Learning and Applying Mathematics using Computing

Simple projectiles have been popular in games for a long time. Angry Birds recently combined it with collision physics to great success, but long ago, games like Worms and (my personal favourite) Scorched Earth were using projectiles as their central game mechanic. A projectile, for the purpose of this post, refers to an object that is launched through the air with a certain initial velocity, but after launch the motion is only affected by gravity, which makes the projectile follow a curve through the air known as a parabola:

The Game

Our next game will involve monkeys throwing bananas at each other. The monkeys will stand still, and our bananas will act like simple projectiles.

To implement a projectile, we must first give the projectile an initial X and Y motion — in our case, that’s decided by where the player clicks to launch a banana. The projectile then keeps its horizontal (X) motion constant — it’s always flying sideways at the same speed. What varies is its vertical (Y) motion. It starts off being a high velocity upwards. Then, each frame, the vertical velocity is reduced by gravity, until it tips past zero and the velocity becomes negative, heading downwards. Let’s illustrate this.

First, the banana is thrown, with an initial velocity — it is moving 5 squares upwards and 2 squares sideways each frame:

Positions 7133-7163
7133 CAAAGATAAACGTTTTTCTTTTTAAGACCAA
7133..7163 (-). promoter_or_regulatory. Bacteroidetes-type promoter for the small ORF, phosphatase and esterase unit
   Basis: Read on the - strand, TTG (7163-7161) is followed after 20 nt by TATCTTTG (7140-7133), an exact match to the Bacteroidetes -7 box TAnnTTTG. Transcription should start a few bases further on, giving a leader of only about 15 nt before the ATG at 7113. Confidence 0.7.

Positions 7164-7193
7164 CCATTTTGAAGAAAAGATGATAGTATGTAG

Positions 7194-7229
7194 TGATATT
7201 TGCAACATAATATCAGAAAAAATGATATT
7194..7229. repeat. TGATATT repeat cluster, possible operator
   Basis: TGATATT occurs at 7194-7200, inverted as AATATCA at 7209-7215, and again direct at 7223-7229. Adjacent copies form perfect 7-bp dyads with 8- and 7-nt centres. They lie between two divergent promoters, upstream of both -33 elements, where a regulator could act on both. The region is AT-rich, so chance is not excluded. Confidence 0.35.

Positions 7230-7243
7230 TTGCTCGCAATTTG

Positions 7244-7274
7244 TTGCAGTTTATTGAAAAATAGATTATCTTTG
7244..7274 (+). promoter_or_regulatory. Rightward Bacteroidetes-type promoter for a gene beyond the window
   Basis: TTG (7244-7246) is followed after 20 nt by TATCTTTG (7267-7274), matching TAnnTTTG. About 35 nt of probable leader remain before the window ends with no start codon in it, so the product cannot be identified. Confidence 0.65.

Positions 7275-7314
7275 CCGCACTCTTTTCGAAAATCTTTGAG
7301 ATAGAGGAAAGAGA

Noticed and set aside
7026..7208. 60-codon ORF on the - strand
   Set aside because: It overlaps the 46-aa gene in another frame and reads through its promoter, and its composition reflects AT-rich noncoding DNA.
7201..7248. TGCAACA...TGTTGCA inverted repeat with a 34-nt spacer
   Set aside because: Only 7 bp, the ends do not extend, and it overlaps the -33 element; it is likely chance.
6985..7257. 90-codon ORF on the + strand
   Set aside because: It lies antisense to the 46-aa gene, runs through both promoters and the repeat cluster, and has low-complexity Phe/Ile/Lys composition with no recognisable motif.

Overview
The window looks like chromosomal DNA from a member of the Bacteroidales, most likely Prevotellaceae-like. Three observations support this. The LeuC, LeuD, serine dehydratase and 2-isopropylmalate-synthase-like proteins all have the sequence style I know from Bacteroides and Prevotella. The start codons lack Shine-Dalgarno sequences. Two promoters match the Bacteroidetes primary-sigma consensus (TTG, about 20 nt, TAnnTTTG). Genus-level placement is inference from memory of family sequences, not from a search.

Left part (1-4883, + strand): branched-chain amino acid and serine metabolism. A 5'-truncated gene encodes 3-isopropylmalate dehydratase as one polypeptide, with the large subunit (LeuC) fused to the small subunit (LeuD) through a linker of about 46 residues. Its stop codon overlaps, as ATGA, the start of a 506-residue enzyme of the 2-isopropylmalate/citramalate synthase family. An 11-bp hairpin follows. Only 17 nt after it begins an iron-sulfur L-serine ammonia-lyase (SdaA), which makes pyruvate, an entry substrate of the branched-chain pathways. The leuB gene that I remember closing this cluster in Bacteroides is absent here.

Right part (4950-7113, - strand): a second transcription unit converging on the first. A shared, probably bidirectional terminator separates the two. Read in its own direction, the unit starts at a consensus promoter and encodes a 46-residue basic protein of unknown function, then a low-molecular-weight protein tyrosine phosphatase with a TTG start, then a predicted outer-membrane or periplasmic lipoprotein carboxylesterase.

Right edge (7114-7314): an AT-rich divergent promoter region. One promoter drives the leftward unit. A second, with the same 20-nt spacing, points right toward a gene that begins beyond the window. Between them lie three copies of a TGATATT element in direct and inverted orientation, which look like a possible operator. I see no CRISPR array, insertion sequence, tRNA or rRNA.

We will set gravity to be one square reduction in velocity per frame. So the second frame, the banana still moves 2 squares sideways — its horizontal velocity is never altered — but only four squares upwards:

The same happens in the next few frames — same sideways velocity, but upwards velocity is reduced by one square each frame, until it reaches zero:

So the vertical velocity has been 5, then 4, 3, 2, 1 and now 0 squares upwards. The pattern doesn’t alter just because the banana reached its peak — the next frame it becomes -1:

Then it becomes -2, -3, -4 and -5, until the banana hits the ground:

So in summary: you can see that the banana in the diagram starts off with an upwards velocity of five. Each turn the velocity is reduced by one, and the effect this has is to reduce the banana’s velocity to zero, then make it increasingly negative. These two simple components — high initial upwards velocity, then constant reduction each frame — give the flight this parabola.

The code to implement the banana’s flight is very short:

    private void fly()
    {
        velY -= ProjectileWorld.GRAVITY;
        moveTo(curX + velX, curY - velY);
    }

I take positive Y velocity to be upwards, so I subtract the effect of gravity, but then because Greenfoot has Y going downwards, I must subtract the upwards velocity for everything to work out. You can see how this works by playing with the example scenario on the Greenfoot website.

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